It’s obvious that the need for daily internet access is here to stay and will only continue to grow, but internet services were not built for accessibility by those of us with hearing, sight, mobility or cognitive issues. In the last several years, federal accessibility rules were enhanced and software and nonprofit organizations stepped up to develop and promote accessibility features and assistive technology.
What is digital accessibility?
Digital accessibility is the ability of everyone, regardless of any disability, to use tech devices or products to access the internet.
“Every user deserves a first-rate digital experience on the web. Someone with a disability must be able to experience web-based services, content and other digital products with the same successful outcome as those without disabilities,” according to GAAD, the Global Accessibility Awareness Day organization.
The Digital Equity Act was included in the Infrastructure Investment and Jobs Act. The act provides state-level grants to implement digital skills training, improve accessibility and for rural agencies to address their own broadband needs.
In July 2023, to mark the 33rd anniversary of the Americans with Disabilities Act (ADA), a federal accessibility rule was announced to establish accessibility standards for state and local governments’ web and mobile app-based services to make it easier for them to comply with the ADA rules. These guidelines will enable screen readers to decipher images, provide video captioning and enable navigation via a keyboard rather than a mouse.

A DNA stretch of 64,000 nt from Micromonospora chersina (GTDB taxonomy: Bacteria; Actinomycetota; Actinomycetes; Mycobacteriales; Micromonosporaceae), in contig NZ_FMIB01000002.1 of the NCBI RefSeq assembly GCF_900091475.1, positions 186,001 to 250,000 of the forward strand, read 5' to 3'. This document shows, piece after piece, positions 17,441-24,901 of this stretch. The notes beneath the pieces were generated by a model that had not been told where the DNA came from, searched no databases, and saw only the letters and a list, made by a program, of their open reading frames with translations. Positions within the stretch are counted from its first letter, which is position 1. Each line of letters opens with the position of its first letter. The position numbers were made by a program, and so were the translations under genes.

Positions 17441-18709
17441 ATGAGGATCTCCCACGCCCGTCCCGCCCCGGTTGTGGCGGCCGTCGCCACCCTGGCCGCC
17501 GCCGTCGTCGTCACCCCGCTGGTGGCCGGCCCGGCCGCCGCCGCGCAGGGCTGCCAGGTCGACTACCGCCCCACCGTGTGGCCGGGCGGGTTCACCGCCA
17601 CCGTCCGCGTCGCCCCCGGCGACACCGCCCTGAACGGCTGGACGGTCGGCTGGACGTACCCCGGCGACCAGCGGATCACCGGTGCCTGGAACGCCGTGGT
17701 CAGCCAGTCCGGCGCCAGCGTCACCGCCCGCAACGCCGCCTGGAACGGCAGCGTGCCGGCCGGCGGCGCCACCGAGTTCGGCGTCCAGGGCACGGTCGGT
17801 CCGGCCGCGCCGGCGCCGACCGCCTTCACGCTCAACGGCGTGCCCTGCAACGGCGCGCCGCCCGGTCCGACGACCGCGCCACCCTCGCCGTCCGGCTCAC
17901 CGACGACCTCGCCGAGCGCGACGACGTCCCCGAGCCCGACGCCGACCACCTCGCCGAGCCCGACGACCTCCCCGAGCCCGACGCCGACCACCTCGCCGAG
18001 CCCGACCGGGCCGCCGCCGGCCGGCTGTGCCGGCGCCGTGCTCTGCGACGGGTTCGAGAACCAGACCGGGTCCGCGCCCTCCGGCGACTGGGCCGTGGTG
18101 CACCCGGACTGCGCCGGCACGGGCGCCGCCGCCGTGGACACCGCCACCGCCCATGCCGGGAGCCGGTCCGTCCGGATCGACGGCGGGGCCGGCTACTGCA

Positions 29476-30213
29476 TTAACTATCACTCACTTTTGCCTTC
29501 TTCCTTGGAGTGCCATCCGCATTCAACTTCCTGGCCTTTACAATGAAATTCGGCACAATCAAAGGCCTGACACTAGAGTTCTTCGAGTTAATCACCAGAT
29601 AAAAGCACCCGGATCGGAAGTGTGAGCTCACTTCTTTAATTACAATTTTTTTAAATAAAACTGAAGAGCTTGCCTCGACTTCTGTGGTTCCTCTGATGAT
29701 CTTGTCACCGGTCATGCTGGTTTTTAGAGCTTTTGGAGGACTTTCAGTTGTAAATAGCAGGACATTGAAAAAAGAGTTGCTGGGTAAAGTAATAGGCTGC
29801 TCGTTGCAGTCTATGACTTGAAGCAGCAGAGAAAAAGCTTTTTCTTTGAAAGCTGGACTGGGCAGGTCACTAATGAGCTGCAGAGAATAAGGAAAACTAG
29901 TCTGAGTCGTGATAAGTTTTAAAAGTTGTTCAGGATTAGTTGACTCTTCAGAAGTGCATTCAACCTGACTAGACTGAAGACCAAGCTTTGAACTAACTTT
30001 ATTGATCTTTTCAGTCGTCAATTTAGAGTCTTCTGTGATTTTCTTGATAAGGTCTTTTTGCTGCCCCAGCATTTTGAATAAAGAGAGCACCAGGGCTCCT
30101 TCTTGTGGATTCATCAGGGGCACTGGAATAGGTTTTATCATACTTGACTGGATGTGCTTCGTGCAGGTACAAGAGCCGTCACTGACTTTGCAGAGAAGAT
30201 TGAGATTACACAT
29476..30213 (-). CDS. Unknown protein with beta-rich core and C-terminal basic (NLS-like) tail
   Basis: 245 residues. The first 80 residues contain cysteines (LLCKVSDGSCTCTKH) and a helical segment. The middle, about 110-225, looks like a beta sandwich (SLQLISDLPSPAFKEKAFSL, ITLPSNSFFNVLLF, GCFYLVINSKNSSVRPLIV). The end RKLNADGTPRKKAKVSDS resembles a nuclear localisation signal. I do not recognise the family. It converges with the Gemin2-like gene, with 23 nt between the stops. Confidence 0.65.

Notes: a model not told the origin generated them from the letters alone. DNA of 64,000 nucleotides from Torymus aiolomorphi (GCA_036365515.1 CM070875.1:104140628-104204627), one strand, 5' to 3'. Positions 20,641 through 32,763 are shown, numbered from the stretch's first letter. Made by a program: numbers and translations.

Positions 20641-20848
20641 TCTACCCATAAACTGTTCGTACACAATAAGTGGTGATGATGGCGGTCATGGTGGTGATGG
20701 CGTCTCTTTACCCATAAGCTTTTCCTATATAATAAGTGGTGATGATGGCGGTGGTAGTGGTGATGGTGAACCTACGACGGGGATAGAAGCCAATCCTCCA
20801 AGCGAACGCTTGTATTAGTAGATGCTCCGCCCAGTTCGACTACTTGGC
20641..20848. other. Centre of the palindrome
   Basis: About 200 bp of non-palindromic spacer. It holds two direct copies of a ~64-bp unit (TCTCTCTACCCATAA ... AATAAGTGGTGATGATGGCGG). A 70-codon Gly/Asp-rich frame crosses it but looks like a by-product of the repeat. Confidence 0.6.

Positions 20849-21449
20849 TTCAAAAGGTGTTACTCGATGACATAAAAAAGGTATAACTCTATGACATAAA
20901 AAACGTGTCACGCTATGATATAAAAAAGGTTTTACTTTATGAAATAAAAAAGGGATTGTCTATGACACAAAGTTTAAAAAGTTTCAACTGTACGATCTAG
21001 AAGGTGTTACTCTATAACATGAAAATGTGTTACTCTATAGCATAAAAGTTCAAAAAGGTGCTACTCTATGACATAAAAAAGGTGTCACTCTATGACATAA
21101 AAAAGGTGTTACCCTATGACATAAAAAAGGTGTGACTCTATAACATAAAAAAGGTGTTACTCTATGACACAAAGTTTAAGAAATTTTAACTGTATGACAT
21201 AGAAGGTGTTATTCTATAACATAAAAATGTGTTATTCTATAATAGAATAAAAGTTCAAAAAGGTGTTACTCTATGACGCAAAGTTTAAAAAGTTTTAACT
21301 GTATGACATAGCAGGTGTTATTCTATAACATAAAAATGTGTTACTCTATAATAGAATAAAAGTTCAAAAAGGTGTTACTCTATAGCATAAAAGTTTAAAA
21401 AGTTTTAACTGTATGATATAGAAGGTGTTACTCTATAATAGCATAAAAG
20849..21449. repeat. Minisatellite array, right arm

“According to a recent WebAim study, only 42.38 million websites are accessible, accounting for only 2.6% of all websites. This means that 97.40% of websites are not accessible, which is a concerning statistic,” reported BusinessDIT, a consultancy firm.
According to ADA rules, making a website more accessible can be as simple as adding alternative text on images and videos should always have captions. There are several free tools that can help designers and developers test the accessibility of their pages:
Who is affected by inaccessibility?
Digital access is necessary because 61 million adults in the U.S. live with a disability, according to the Centers for Disease Control (CDC). That is 1 in 4 adults.
According to Pew Research, 54% of adults living with a disability use the internet, compared with 81% of adults without disabilities and 41% of adults living with a disability have home broadband, compared with 69% of those without a disability.